- 12 - A Quality I don't like. ( - a rant blog -)
I had a difficult phone call with a very good entrepreneur in which I told them that I didn't like the product they were building. It was in a busy space, with no definable barriers to entry other than the power of network effect (among other reasons) and I told this person that I didn't think the opportunity was going to be a winner. Tough feedback right?
Point is, I told him how I actually felt - no punches pulled, no mistruths floated. I *try* to do this because I respect his time and his tremendous intellectual capacity. Which brings me to something I don't like and see in the entrepreneurial community in the Midwest, people who when asked for guidance, advice and candor from advisers/investors/business execs/thought leaders - say "you're doing great" "awesome idea" "keep it up!" when they simultaneously turn around and talk about how they don't like the exact idea or venture they were just praising. This is a form of grin ******g as described by Mark Suster.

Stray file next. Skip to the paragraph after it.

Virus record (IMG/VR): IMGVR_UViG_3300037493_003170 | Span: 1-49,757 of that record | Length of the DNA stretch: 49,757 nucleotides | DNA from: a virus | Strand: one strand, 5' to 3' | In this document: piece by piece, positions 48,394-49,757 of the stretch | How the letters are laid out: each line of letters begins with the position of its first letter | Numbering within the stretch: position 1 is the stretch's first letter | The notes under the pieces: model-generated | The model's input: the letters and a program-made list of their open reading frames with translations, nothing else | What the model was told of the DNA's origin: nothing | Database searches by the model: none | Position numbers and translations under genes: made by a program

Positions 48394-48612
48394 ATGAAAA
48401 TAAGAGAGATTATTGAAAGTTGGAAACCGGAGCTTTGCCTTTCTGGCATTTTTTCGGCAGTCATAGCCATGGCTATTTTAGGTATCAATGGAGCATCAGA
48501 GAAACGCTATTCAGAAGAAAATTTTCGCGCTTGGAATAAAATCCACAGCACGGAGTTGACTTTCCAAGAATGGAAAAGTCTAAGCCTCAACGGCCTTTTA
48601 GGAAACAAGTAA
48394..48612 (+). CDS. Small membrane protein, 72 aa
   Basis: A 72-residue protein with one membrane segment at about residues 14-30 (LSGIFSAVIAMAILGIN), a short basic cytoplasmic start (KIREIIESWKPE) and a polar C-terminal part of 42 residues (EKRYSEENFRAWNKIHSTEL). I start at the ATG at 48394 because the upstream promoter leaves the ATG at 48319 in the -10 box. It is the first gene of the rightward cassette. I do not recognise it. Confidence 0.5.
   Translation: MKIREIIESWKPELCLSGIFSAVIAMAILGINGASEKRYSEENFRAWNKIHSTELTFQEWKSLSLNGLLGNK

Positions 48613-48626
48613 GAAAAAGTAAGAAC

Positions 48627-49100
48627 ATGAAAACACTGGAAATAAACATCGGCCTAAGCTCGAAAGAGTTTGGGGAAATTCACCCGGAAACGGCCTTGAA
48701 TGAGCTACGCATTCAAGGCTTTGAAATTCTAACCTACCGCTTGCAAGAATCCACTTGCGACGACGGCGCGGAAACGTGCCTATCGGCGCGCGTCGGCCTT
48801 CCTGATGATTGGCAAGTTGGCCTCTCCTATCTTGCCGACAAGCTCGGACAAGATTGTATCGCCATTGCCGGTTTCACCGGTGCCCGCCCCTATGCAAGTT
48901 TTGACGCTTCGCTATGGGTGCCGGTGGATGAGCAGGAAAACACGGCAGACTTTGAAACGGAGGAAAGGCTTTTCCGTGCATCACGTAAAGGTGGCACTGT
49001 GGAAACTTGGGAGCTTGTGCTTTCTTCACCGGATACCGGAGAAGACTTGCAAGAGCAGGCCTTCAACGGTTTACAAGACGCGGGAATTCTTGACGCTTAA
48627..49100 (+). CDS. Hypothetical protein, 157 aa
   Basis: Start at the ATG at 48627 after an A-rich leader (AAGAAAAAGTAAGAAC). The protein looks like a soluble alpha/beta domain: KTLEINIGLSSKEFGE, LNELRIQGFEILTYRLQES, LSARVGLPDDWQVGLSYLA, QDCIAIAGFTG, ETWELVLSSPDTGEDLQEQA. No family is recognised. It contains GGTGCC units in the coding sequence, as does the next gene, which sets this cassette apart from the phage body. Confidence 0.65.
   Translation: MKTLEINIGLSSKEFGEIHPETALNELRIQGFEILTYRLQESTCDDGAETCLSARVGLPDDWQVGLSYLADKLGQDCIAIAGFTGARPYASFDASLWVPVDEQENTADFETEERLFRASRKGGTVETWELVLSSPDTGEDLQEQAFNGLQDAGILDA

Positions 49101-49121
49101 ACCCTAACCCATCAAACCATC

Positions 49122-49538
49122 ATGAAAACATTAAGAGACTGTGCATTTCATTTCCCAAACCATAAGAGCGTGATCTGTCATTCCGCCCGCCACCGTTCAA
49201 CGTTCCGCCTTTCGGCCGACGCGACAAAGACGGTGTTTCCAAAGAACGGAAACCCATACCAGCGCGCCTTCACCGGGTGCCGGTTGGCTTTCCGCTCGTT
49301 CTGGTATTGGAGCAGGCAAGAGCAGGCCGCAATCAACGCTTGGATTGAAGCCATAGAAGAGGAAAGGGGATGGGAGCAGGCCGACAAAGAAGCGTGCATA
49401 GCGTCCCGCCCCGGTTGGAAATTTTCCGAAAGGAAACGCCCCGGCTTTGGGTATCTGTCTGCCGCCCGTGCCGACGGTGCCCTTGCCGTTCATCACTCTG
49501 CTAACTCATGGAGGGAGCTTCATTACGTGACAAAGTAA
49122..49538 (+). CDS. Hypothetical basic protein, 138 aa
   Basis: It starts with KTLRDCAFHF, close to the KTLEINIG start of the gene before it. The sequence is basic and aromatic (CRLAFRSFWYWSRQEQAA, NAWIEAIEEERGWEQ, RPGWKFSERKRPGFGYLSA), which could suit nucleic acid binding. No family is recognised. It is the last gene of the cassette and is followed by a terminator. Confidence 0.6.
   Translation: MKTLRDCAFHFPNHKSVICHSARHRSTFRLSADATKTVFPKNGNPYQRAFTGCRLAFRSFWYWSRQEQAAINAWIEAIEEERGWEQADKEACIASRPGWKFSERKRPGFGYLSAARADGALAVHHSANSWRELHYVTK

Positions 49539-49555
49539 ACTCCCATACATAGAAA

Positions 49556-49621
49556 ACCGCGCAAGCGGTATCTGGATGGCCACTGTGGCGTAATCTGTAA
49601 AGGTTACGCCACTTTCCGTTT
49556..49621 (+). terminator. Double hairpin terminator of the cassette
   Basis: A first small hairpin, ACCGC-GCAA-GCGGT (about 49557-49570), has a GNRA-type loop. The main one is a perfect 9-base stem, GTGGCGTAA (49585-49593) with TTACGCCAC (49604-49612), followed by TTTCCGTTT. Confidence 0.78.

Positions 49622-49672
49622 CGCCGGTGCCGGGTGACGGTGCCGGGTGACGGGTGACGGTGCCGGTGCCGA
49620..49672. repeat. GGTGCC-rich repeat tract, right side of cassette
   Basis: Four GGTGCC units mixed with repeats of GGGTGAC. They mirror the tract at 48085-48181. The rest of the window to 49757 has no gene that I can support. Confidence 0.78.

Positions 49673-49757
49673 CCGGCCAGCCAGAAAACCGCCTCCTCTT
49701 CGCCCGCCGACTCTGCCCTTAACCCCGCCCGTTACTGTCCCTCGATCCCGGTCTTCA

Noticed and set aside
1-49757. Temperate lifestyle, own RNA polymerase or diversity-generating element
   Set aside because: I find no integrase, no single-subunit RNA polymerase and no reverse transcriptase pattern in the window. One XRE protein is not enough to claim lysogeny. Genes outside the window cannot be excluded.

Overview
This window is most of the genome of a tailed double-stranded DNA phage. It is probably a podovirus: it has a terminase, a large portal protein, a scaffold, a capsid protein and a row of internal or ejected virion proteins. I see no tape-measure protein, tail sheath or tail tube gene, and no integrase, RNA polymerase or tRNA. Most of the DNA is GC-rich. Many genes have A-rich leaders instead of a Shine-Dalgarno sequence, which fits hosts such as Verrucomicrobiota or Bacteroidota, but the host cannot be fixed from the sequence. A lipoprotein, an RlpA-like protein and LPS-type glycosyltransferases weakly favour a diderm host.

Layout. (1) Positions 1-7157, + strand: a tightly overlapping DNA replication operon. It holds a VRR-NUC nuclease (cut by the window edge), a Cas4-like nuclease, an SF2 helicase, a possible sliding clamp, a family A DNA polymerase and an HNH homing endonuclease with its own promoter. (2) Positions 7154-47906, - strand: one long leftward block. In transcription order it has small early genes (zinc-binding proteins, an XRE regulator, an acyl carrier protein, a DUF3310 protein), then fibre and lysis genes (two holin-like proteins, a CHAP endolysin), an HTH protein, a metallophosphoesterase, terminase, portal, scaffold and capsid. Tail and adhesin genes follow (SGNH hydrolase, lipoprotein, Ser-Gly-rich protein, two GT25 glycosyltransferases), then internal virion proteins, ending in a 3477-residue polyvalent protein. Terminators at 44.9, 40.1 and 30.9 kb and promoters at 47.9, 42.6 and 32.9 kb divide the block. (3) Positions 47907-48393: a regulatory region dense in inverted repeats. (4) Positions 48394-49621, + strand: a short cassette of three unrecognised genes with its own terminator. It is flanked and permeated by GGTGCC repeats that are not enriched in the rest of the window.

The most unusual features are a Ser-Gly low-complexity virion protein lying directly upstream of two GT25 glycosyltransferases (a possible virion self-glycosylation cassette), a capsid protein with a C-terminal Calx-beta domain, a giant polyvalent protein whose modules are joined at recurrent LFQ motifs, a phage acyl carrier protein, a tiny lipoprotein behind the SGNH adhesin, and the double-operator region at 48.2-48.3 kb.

Seriously, what is the goal here? To protect someone's delicate sensibility? To make yourself feel important by telling them what they want to hear so they come to you again? So they'll endorse you on LinkedIn and then tell everyone how great you are?
This is absurd.
Being polite is telling someone who's greatest resource is time, exactly what you think in the very moment you feel like you've got quality feedback in a balanced polite manner. This means an appropriate mix of positive and negative feedback in the proper ratios as to reflect your best summation of reality. If all you had was the next few years of your life - and the work effort dedicated to your project, startup, business wouldn't you want to climb the learning curve as fast as possible? Or shut down a failed effort quickly? Or pivot/succeed with speed?
The whole Lean Startup effort while perhaps a bit overplayed (but still, really good), is about building LEARNING ORGANIZATIONS , startups that test their ideas and learn from them. No telling the truth about a company, an idea, or a concept is a big disservice and not at all helpful. Avoid this and shoot for transparency... it'll go a long way.